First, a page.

Expectations are sinking that big banks can continue to capitalize on their balance-sheet spreads.
Net interest margins expanded at most of the nation's biggest banking companies in the first quarter compared with the previous quarter, suggesting banks have found another way to counter continued credit losses. But banks will be hard-pressed to hold on to these healthier spreads amid sluggish loan demand and potentially higher interest rates.
"The best they can do over the rest of this year is maintain" margins, said William Fitzpatrick, an analyst at Optique Capital Management in Racine, Wis. He said most of the expansion that took place last quarter likely resulted from aggressive balance-sheet management in recent periods.
"Banks will be thrilled if they can keep the margins they have now," Fitzpatrick added. "This is something we'll be watching closely over the next couple of quarters."
In the first quarter, margins widened at 14 of the 15 biggest banking companies. The median rose 5 basis points from a quarter earlier, to 3.32% — its highest point in more than a year — according to data provided by the companies. Expansion was even more pronounced for the five biggest banks, whose median margin widened by 40 basis points.
The main reasons were aggressive repricing of deposits and low interest rates, but there were others.
Most of the biggest banks benefited from an accounting change that required them to bring billions of dollars in receivables on to balance sheets during the quarter. Such receivables, many of which included consumer products like credit cards, carry high yields that would have aided margin expansion, analysts said.
D. Anthony Plath, a finance professor at the University of North Carolina at Charlotte, said bringing these types of loans on the books provided "another boost" for banking companies like Bank of America Corp., JPMorgan Chase & Co. and Citigroup Inc. Those companies also have an advantage over smaller competitors, he said, because they are better able to use purchased funds, instead of normally higher-cost deposit gathering, to bolster their balance sheets.
Margins rose more than 30 basis points at Bank of America and JPMorgan Chase in the first quarter, and Citigroup's rose 67 basis points.
Wells Fargo & Co. was the only big bank whose margin compressed in the first quarter — by 4 basis points from a quarter earlier, to 4.27%. Its margin remained the best among the biggest banks, which analysts attribute to its large consumer banking operations. Those operations grew with Wells Fargo's 2008 purchase of Wachovia Corp.
Howard Atkins, Wells' chief financial officer, told analysts during the San Francisco company's quarterly call last month that the drop reflected a willingness to pay more for deposits to keep them coming in, coupled with weak loan demand. "The deposit growth … is really winding up being invested in short-term cash," which is good for liquidity, Atkins said. "We will take the deposit growth," he said. "And we will just have to see where loan demand goes."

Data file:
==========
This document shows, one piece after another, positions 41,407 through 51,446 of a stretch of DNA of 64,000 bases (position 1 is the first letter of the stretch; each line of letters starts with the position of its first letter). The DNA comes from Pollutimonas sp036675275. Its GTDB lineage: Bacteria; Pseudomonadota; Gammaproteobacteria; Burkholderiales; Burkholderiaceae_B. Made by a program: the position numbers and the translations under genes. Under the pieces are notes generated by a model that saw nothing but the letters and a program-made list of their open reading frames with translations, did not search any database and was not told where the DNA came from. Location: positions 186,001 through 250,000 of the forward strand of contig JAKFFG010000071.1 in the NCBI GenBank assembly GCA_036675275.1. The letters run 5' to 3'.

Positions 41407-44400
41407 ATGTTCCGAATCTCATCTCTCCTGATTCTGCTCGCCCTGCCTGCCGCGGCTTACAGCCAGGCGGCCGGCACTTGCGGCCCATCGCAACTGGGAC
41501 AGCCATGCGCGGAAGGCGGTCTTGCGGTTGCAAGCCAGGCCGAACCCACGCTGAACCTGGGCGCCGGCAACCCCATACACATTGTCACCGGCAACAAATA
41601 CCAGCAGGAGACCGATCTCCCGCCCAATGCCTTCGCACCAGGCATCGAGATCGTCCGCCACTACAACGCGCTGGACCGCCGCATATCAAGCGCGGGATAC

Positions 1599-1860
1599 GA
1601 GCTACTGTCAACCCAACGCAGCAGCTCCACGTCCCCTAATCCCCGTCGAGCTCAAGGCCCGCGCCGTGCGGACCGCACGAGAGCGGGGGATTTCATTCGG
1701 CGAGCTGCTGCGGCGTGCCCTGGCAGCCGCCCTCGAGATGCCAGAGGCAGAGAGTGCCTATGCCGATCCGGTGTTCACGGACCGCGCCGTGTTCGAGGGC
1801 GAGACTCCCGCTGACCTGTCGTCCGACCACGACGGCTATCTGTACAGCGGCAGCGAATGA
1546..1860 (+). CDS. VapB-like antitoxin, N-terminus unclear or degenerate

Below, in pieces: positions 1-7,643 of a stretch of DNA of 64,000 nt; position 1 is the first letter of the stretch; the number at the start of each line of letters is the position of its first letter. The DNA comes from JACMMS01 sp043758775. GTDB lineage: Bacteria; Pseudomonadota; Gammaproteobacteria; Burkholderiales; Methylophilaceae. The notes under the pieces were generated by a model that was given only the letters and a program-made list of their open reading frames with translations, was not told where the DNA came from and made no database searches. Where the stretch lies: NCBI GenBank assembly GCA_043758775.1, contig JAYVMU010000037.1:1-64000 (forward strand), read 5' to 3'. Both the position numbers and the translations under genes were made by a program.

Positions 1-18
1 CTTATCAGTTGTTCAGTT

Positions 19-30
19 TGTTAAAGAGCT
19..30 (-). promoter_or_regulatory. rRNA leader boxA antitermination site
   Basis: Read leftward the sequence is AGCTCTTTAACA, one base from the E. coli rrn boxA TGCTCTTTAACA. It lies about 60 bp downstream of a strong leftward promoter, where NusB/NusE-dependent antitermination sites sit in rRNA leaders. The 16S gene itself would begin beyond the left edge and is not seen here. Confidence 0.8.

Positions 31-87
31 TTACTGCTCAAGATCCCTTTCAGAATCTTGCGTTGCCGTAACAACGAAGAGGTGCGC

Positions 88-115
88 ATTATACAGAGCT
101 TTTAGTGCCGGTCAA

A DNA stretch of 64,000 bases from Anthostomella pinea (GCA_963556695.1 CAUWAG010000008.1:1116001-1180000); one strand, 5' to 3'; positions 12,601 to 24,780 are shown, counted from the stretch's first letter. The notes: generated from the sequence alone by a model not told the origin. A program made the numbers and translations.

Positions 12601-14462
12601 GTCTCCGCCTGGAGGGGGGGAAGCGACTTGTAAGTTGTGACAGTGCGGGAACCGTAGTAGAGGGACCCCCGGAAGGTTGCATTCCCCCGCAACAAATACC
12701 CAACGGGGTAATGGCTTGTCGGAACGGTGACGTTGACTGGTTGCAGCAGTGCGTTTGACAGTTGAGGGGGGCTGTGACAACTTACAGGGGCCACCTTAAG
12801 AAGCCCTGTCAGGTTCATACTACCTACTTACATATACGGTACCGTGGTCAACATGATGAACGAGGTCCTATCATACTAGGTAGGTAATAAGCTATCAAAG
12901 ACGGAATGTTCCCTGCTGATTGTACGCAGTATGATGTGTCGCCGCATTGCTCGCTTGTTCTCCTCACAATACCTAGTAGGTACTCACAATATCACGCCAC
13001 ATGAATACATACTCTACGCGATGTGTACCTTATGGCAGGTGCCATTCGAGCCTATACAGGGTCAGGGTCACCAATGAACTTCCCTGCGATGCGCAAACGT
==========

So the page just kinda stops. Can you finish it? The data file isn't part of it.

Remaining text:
Regional banks have been aggressively repricing customer deposits to reduce funding costs. In recent months many banks have shifted customers to lower-cost products such as money market accounts once higher-yielding certificates of deposit matured. Such was the case at regionals Regions Financial Corp., KeyCorp, PNC Financial Services Group Inc. and Fifth Third Bancorp.
Bankers are divided as to how much leeway remains to further reduce funding costs by shifting the deposit mix.
O.B. Grayson Hall, Regions' chief executive, expressed confidence that the company would see margins expand over the next two quarters after moving "the bulk" of $8 billion in higher-rate CDs to lower-cost products in the first quarter. Regions, which has another $10 billion in deposits that can be repriced in 2010, is lagging many regional banks, with a margin of just 2.77%.
"We continue to have a clear focus on executing our plans to achieve a better net interest margin in the future," Hall said, forecasting a 3% spread by yearend. (Regions also plans to let a hedge expire in the third quarter, which will make the Birmingham, Ala., company more sensitive to a rise in interest rates.)
Jeff Weeden, KeyCorp's CFO, said the Cleveland company's margin could widen by 5 basis points this quarter as it reprices certificates of deposit it booked more than two years ago. "We expect this trend to continue during the balance of 2010," he said during Key's quarterly conference call.
Rick Johnson, PNC's CFO, was more skeptical, telling analysts that the Pittsburgh company's margins could face "a little pressure towards the end of the year" despite $19 billion in relatively expensive CDs set to mature. There are limits to how far bankers can go in lowering deposit rates, he said, and roughly a fifth of PNC's deposit relationships leave when rates fall. PNC has also improved margins by weaning itself off deposits with the Federal Reserve.
As time goes on, lending volume will play an even bigger role in margins' ability to expand, analysts said.
Plath noted that banks have more control over the terms of new loans than in previous years, "which should soften the blow and allow them to maintain their margins." The problem involves tepid demand, which remains the norm and may continue for several quarters. "At the same time, big banks will see an increase in funding costs" as rates rise, he said.
Fitzpatrick agreed that margins could remain in a holding pattern until banks are able to find enough good borrowers to capitalize on market conditions. "We're in a very attractive yield-curve environment, but not much has changed on the loan side," he said.